Clearly, this will be a slow process.  Opie gets along wonderfully with every human in the dog park – male and female.  It must have something to do with his natural territorial nature.  We’ll know more soon. We have an appointment this weekend with the behavior guy. He’ll probably give us some more homework and more insight into our little misanthrope.

Did we find the right dog for our family?

My eyes are not blue -- It's Mom's flash. She's a lousy photographer


In an earlier posting I told you that we had certain criteria that we were looking for in our dog search.  You may wonder how we came up with that criteria.  Well, we found an online quiz. Here is the link:    

 The quiz makes you consider things like whether you want a pure breed or a hybrid dog, whether you’ve ever owned a dog before, whether you think you can control a dominating dog, the size of your yard, etc.  The quiz is fast and tabulates the responses to spit out a list of dogs that might be appropriate based on your answers.   When we put in our responses, the list we got contained the following dogs:  Cocker Westie, Miniature  Labradoodle, Petite Goldendoodle, Miniature Schnoodle and Whoodle.    

 Notice that most of these dogs have a little poodle in them. My guess is primarily because poodle mixes are by far  the most hypoallergenic dogs out there, or so I’ve been told.   You may notice from the picture of Opie that he doesn’t appear to be very poodlelish.  There’s a very good explanation for that.  He has no poodle in him.  He is  a mix between a Schnauzer and a Yorkshire Terrier.  Okay, how did we end up with a Yorauzer instead of  an “Oodleish” type dog?   

When we surfed the web for all of these Oodle dogs and we didn’t find one within 100 miles of our location.  Hold on —  that’s not exactly true.  We did find some Oodles in our area, but they were either too old, inappropriate for children , adoptable only with their Tasmanian devil  litter mate, or missing an eye or a leg or pancreas. I suppose if we’d had more patience we would have found a sound and healthy Oodley pup that fit our criteria, but the boys had already gone completely against character for 6 months. We’d made them wait until we got back from 3 weeks worth of travelling in the summer and they were literally chomping at the bit. Too be honest the boys weren’t the only ones yearning for a furry little mammal to cuddle.    

Is our little Yorauzer right for us? Well, let’s see.    

1. He is not only hypoallergenic, but he seems to be anti-allergenic.  I am not assailed by pollen allergies when I am walking him outdoors.  He’s a cure! Hallelujah and don’t tell the pharmaceutical companies!    

2. He is house trained!    

3. He loves me slavishly!    

4. He loves the boys slavishly!    

5. He is a smallish medium-sized dog!    

6. He fits compactly in our car on rides to the dog park.    

7. He ‘s not a picky eater!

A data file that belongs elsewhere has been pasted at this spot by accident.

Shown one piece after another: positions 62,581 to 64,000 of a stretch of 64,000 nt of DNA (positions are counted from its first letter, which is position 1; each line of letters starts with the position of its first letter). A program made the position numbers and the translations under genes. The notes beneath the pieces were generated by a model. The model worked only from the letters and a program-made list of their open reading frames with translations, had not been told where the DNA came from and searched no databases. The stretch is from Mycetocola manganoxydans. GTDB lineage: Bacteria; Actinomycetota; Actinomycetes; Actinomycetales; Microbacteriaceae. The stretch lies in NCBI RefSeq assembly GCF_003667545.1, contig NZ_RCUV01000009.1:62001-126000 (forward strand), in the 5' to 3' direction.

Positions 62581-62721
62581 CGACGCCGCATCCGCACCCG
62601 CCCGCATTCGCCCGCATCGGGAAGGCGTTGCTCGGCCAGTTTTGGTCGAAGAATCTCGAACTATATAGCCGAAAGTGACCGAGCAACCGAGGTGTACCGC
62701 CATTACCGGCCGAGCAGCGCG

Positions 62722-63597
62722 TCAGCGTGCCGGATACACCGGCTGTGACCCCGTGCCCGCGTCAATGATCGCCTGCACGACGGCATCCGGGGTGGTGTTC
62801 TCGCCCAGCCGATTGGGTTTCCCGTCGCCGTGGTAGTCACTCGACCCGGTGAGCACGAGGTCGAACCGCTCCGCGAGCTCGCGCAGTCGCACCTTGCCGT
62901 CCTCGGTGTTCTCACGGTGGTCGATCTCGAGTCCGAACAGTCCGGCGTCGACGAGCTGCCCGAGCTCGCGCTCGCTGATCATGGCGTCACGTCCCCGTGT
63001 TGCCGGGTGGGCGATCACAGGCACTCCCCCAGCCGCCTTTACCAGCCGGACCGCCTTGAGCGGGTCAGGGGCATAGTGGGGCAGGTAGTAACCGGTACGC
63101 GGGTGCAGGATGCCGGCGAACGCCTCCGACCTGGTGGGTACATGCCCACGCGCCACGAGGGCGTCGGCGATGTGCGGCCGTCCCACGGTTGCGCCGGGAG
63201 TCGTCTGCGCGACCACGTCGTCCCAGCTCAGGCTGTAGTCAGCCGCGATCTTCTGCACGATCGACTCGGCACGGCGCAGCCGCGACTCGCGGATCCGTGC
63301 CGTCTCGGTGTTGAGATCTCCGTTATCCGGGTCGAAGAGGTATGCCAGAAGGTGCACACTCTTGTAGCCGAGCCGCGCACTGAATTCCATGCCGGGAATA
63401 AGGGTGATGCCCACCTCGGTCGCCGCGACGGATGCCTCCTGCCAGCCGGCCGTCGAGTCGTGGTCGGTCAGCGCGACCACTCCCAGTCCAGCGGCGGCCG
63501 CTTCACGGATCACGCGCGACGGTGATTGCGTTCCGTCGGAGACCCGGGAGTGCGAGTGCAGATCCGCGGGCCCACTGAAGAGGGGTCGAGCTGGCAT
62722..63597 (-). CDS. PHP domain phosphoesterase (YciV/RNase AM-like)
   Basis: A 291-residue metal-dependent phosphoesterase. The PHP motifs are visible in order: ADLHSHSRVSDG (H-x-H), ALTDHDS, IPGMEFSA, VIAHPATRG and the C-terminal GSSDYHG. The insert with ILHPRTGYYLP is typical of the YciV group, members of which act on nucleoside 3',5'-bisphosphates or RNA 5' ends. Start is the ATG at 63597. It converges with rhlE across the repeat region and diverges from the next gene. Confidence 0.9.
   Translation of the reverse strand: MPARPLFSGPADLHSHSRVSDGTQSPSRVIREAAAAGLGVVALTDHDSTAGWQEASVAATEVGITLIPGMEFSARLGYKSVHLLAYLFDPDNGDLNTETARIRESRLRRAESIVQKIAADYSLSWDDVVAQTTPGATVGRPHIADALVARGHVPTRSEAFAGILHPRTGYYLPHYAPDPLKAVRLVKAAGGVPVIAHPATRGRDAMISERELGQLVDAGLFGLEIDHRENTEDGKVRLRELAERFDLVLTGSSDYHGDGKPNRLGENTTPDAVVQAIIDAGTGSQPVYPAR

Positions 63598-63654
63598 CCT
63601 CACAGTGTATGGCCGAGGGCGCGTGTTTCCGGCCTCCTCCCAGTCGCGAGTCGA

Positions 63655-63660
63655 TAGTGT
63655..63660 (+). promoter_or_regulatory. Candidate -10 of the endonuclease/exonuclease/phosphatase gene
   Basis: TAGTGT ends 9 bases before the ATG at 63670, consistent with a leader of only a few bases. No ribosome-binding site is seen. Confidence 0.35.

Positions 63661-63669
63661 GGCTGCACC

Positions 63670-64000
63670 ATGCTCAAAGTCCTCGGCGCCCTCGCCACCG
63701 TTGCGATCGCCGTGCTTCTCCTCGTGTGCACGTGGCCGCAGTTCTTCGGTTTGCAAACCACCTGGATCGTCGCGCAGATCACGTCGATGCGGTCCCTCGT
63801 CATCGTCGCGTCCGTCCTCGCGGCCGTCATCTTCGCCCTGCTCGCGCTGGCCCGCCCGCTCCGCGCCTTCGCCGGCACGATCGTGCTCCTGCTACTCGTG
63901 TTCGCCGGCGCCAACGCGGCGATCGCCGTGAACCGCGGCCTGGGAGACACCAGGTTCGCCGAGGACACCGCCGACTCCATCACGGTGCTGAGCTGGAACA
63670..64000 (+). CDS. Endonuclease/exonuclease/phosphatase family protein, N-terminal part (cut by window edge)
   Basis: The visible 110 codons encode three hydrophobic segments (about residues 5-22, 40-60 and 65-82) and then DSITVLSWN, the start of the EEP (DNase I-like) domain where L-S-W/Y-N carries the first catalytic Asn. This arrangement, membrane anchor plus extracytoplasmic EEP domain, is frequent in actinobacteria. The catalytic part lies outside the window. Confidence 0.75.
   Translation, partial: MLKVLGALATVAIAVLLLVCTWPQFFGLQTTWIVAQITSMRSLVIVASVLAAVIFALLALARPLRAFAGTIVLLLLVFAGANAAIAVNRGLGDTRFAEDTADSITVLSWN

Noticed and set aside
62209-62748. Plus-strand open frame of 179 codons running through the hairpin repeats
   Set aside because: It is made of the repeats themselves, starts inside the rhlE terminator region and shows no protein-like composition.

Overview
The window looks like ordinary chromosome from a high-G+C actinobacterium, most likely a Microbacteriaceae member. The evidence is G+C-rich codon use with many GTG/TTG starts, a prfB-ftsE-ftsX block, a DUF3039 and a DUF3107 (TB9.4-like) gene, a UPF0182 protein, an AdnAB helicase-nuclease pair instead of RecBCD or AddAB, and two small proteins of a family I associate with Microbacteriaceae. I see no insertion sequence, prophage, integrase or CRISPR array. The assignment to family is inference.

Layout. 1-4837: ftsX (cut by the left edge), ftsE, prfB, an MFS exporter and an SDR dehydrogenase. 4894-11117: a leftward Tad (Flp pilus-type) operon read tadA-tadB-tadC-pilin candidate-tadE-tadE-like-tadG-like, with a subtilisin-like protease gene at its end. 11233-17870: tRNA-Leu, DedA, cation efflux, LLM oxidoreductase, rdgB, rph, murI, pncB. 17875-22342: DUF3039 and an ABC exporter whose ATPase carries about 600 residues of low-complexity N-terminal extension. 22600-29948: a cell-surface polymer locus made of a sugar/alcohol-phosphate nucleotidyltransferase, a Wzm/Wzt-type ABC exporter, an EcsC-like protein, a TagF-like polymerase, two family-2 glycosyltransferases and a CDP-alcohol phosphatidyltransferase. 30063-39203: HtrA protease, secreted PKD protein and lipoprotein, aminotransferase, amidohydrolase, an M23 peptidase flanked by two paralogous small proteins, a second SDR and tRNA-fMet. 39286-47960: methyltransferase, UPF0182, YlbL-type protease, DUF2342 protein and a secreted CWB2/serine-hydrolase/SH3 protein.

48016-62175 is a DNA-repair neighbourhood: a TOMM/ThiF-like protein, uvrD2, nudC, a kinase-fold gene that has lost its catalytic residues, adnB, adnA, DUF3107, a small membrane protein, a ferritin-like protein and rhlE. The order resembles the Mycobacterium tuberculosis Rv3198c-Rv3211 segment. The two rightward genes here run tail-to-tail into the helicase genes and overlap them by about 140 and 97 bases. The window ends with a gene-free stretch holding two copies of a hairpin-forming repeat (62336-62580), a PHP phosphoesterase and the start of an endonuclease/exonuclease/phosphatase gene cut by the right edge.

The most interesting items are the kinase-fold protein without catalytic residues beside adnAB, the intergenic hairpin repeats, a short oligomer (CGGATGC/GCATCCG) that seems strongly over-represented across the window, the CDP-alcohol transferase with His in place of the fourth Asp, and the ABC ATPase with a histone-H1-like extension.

8. He comes when called most of the time.    

9. He has learned to sit when commanded to most of the time.    

10. He is a sociable and fun pooch at the dog park and conducts himself well even when faced with bullies.    

11.  Did I mention that he’s  house trained?    

Now what are his drawbacks?  Well the quiz asked if we wanted a dominating dog. Opie is a bossy little guy who definitely wants to rule the roost.  However, he already knows that Dad is the purveyor of food and treats and neither Mom, Dad or the boys wants his little smelly dog bottom on the couch.    

He is territorial. He doesn’t like anyone other than us to come into the house. He hates the mail carrier, the UPS guy and anyone and everyone walking down the street.  He doesn’t seem to like men an awful lot and barely tolerates Dad.  He barks and growls at our very friendly favorite neighbor.  His favorite spot is right under my chair.    

He steals shoes, socks and anything that looks interesting . Luckily the kitchen trash has a lockable lid on it. He is not a picky eater.    

He does not fetch and if he does fetch something  certainly won’t give it to you  without a vigorous game of tug of war.    

Did I mention that he’s not a picky eater.  We’ve been to the vet to the tune of about $300 for various tummy troubles.  Now, he’s on the expensive vet provided food.    

 Oh and yes, he’s expensive.  Here’s his tally:    

$200 adoption donation. ( We got him from a rescue organization and that fee covered his shots, spaying/neutering , microchipping  and flea treatment and volunteer foster family overhead.)    

$230 Emergency Vet  Fee ( Tummy trouble was very severe! Intravenous fluids, antibiotics, anti-emetic, ant acid and special vet food, Parvo test)    

$170  Initial pet supplies ( dog food, dog bed, ball,  hedge hog toy, tug of war rope, new collar, bag of treats)    

$50 flea killer for yard, special cleaner for puppy accidents ( so far unused), grooming wipes to combat bad doggy butt odor between groomings, doggy brush, doggy toothbrush and doggy toothpaste    

$100 initial check up with regular vet    

$130 check up for recurrence of tummy trouble, special vet doggy food 12 day supply, doggie antibiotics, doggie probiotic powder to fix tender doggy guts    

$25 pet grooming  ( The most reasonable cost here!)    

$180 ( anticipated cost of initial session with trainer/animal behaviorist to help us deal with Opies “ugly man doll”/ territorial issues)